I can imagine the board a certain number of moves ahead from a fixed board position in front of me with rough accuracy but need that board in front of me as a scaffolding to work from and the further I stray from this initial position the less accurate my visualisation of the board is whereas GMs don’t seem to err. And the idea of having the board position purely in my head and doing blindfold chess doesn’t even start to compute with me let alone playing to a high level and playing combinations from these virtual positions.
    Chucky doesn’t even seem to look at the board at all when thinking. How do you train that ability and is this a vital part of being a master level player?
    Thankfully QC rarely leave it more than half a dozen moves before putting a diagram in for the main line-…

  26. ……. this is enough for me to reasonably accurately follow the game from the book in my head rather than setting up the pieces but this ability decays quickly the more tactical and fluid the next few moves are eg a tactical sequence rather than a simple positional sequence -there seems to be no chess literature telling me how to improve this ability.
    But maybe I’m not representative- how good are other amateurs and is is it this lack of visualisation skills that hold us back?

  27. My recommendation is to do the yusupov challenge semi-blindfold–board but no piecres. Try to transfer the position one board section at a time from the diagram to visualizing it on the board. Then solve the problem from the visualized position. I’m through the two orange books that way and my visualization has improved substantially.

  28. Once read that part of Beliavsky training was to visualize 5 games blindfold every day .
    Not tried yet but seems good advice to begin with 1 and improve a bit daily

  29. An Ordinary Chessplayer

    Re required talent and the point made by Hard Truther (“Without the pre-requisite skills”) … This may or may not be true. The same subject forms a decades-long debate between two chess-masters of my acquaintance. I won’t even say which way I believe. But the funny thing about talent is that even if you say it is required (and rare) and without it hard work doesn’t matter, just about the only way to know if someone has the required talent is for them to work hard (and correctly), and see how far they can get. Since most arguments about talent are //ex post facto//, the jury is still out. To the individual wondering if they have the required talent, I say if you have the desire, go for it.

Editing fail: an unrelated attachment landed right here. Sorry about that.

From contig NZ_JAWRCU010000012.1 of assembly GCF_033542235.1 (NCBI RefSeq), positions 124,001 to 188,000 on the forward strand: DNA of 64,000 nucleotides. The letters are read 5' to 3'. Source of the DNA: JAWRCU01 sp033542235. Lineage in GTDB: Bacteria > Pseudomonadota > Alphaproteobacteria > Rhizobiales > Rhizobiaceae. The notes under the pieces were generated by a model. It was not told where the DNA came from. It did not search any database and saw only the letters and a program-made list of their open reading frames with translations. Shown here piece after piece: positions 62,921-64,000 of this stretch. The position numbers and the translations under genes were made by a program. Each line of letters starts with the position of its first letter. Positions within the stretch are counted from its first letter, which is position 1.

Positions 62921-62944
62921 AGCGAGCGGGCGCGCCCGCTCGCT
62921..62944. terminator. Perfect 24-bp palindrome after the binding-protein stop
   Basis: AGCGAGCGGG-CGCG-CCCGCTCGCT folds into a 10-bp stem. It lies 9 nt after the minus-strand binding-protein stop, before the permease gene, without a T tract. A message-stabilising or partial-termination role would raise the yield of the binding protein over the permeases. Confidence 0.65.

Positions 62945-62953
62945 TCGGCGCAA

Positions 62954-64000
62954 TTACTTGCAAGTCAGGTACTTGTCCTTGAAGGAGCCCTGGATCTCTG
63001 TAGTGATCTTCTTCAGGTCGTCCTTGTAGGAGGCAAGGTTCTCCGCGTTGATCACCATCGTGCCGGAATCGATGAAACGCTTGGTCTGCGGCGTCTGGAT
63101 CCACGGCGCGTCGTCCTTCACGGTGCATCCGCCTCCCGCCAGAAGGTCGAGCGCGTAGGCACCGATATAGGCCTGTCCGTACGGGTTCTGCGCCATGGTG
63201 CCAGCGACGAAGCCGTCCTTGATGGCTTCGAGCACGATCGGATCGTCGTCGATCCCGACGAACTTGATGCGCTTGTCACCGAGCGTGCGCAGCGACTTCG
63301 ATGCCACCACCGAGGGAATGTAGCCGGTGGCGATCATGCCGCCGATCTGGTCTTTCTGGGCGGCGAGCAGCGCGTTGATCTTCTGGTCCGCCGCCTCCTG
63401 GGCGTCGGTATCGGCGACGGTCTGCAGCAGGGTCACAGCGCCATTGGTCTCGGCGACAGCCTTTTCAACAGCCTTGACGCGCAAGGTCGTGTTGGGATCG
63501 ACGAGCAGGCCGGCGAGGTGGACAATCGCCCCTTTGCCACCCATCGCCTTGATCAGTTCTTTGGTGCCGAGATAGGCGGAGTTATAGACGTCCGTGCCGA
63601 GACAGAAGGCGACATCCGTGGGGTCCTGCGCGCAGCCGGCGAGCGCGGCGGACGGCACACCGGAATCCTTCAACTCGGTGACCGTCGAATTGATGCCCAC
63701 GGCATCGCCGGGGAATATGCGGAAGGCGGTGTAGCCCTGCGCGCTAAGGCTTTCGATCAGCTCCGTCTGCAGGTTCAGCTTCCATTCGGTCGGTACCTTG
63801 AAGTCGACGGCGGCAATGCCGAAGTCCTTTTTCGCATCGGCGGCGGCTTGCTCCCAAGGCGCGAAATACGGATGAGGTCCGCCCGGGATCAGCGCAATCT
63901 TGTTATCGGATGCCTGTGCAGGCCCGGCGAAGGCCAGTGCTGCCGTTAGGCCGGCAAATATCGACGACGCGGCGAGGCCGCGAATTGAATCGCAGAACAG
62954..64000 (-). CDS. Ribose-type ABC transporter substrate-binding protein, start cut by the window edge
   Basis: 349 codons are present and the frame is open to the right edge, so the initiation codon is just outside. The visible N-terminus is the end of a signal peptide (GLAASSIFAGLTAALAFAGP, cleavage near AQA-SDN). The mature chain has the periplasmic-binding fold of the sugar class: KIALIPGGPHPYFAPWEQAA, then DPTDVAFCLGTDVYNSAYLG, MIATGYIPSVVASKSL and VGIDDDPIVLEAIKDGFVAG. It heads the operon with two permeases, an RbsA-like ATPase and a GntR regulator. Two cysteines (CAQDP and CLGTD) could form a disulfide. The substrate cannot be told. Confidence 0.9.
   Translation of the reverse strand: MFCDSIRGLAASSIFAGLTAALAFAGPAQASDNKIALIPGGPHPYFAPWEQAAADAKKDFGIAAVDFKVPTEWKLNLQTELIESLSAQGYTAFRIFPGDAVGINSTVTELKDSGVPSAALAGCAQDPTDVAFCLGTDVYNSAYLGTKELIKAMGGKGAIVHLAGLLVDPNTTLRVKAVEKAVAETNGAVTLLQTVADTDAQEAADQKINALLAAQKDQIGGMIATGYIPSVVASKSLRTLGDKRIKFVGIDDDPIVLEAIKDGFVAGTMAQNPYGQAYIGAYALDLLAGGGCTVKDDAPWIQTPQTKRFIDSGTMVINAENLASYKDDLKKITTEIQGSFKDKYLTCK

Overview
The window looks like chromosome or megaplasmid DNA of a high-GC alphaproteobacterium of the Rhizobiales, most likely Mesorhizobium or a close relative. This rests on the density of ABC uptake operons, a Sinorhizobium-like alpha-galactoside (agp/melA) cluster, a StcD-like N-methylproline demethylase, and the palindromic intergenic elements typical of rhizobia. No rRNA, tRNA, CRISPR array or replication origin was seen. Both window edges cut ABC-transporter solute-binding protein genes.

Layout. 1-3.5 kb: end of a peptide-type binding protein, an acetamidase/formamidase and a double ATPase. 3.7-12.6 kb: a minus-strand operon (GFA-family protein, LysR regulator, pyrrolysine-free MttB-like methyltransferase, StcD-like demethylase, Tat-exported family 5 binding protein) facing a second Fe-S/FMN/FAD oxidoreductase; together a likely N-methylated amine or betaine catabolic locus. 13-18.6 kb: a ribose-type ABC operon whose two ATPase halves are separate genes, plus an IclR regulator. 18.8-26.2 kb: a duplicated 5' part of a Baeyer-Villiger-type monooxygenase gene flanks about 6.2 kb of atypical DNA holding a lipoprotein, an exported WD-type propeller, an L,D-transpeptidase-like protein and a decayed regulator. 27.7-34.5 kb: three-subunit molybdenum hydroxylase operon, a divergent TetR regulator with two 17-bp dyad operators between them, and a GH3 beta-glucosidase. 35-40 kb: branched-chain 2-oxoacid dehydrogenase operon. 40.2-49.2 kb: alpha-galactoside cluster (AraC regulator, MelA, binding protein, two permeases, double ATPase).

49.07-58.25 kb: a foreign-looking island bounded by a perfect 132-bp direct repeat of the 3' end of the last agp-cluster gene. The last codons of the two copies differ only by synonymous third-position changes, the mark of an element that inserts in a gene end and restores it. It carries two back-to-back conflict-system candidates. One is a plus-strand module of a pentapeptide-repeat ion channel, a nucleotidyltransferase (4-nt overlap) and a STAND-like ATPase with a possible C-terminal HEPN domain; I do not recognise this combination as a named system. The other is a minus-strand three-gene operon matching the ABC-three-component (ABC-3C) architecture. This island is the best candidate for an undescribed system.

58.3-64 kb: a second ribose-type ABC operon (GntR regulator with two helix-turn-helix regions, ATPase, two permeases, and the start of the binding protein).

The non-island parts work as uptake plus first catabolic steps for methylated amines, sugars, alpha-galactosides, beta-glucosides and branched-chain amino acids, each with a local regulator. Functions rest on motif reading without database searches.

30. @Johnnyboy
    For me it is almost the opposite. I have always been able to remember and analyse my teammates’ games, as well as my own, on the way home from a match. I can play blindfold not much worse than sighted. I have never been able to get much above 2000, currently a bit below. What I struggle with is weighing up different positional features. I tend to overweight both structural factors and direct attacks and underweight more general long-term dynamic advantages, especially my opponent’s. I also think I make horrible blunders, like not noticing his last move attacked my queen, more than other players at my level.

  31. Chess improvement is hard work, nobody will say otherwise. If you want to become good at something you need to work for it.

    For me the problem is mostly procrastination. Lots of plans, good plans but to start with it and keep doing it … . So I am jealous that Chris is doing so much work on his chess nowadays. Wish I could say the same.

    Go Chris go!

  32. One thing that is not always mentioned is that more information, even great information like Quality Chess Books, does not directly equate to better decision making at the chessboard. We have all heard the jokes: if the number of chess books owned made you a master, I would be a grandmaster, blah, blah. The more accurate humor is closer to “I’m lucky I got mated because I almost lost my queen.” Now when we lose, we have mountains of data to prove why. So the disconnect is correctly judging what matters most in every position. When do we force promoting the passed pawn, when do we look at structure, when do we go all in for forcing tactics? Because the right move at the wrong time is equally bad. Some players have little to no theory running in the background. Yet they win by simply knowing what to do when it is time to do it. As an 1800-1900 amateur, we all want that divining rod to point us towards water. I don’t even believe we need Grandmasters to teach us. They are in the clouds and we are struggling on the ground. I fear all I have learned will need to be unlearned before I hit the 2000 ceiling. And that is awful because it means accepting all my past efforts (years of study) were misplaced on issues that didn’t yet matter. Write that book, rewrite our incorrect thinking, and you will make millions and advance chess even further. Cheers